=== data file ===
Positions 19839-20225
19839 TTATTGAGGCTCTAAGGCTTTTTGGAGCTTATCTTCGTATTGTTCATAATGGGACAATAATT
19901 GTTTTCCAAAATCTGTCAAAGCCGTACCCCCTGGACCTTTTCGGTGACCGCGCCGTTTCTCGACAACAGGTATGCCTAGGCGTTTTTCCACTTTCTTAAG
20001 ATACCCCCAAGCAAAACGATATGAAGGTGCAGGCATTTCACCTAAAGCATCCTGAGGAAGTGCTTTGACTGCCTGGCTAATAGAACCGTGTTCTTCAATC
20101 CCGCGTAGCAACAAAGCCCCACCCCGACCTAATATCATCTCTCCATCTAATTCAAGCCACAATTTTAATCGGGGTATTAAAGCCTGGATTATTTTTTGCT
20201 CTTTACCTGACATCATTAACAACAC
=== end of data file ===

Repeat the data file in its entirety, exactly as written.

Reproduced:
Positions 19839-20225
19839 TTATTGAGGCTCTAAGGCTTTTTGGAGCTTATCTTCGTATTGTTCATAATGGGACAATAATT
19901 GTTTTCCAAAATCTGTCAAAGCCGTACCCCCTGGACCTTTTCGGTGACCGCGCCGTTTCTCGACAACAGGTATGCCTAGGCGTTTTTCCACTTTCTTAAG
20001 ATACCCCCAAGCAAAACGATATGAAGGTGCAGGCATTTCACCTAAAGCATCCTGAGGAAGTGCTTTGACTGCCTGGCTAATAGAACCGTGTTCTTCAATC
20101 CCGCGTAGCAACAAAGCCCCACCCCGACCTAATATCATCTCTCCATCTAATTCAAGCCACAATTTTAATCGGGGTATTAAAGCCTGGATTATTTTTTGCT
20201 CTTTACCTGACATCATTAACAACAC